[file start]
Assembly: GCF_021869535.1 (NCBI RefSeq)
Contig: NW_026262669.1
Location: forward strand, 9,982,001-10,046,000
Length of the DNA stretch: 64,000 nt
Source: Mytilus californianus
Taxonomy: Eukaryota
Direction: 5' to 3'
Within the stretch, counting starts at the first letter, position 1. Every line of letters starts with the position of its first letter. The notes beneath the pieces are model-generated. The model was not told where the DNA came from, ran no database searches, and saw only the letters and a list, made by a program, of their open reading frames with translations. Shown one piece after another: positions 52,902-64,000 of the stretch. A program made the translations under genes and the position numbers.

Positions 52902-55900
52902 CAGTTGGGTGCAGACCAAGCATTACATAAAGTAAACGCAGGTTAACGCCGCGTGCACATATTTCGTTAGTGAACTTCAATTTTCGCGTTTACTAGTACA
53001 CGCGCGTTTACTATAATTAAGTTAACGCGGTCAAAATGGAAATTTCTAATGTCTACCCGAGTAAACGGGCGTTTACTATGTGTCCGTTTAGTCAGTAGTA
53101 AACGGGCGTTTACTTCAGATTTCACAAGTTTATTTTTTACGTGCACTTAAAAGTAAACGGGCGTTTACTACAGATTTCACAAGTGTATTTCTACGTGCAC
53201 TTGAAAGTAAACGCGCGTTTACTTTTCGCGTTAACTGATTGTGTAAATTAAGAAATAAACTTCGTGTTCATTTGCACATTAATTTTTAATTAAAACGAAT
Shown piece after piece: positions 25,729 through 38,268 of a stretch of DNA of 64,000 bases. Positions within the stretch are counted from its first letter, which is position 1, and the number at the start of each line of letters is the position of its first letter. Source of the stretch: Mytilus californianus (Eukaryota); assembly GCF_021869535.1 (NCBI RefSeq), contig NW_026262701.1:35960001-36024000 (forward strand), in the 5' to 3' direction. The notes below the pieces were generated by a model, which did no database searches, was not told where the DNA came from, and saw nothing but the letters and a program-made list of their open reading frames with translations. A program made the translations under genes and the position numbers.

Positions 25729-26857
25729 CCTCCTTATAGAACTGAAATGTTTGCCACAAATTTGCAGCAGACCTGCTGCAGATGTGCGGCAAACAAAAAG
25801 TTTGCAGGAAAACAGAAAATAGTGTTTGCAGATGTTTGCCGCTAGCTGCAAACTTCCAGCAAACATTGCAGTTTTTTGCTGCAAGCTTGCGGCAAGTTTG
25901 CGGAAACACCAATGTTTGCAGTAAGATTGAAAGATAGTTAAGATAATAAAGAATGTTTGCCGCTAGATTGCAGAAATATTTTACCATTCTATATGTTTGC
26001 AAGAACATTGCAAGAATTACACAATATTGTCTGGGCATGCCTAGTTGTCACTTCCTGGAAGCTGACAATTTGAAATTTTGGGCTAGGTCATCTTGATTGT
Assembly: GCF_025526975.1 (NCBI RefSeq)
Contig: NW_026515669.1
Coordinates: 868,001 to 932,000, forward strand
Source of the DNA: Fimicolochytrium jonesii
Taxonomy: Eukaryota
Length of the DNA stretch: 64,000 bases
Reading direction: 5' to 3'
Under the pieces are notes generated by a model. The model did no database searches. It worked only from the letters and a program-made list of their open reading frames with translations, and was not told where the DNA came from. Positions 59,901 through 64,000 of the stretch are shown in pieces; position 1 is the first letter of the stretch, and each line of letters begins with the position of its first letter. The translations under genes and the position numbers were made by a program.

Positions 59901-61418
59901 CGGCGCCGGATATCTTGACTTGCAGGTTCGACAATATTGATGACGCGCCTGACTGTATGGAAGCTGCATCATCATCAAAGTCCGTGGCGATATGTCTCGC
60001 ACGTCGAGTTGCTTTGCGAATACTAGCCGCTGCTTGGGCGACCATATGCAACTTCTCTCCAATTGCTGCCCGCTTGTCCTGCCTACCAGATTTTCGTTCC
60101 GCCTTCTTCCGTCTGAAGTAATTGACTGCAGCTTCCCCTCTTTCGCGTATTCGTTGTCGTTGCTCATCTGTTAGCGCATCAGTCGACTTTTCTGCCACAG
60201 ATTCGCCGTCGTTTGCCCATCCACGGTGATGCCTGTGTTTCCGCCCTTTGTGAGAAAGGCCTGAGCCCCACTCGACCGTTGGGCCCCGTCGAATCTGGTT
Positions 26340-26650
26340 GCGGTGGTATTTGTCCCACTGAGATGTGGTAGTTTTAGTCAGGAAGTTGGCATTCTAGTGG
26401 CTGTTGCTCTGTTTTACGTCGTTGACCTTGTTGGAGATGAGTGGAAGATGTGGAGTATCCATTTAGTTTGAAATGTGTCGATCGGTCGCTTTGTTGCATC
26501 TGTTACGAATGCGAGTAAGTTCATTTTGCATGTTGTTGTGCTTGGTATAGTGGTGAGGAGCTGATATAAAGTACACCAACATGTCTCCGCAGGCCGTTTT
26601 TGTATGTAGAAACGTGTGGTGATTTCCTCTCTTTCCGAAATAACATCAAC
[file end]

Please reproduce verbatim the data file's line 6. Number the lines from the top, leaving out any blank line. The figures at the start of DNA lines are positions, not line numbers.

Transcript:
Taxonomy: Eukaryota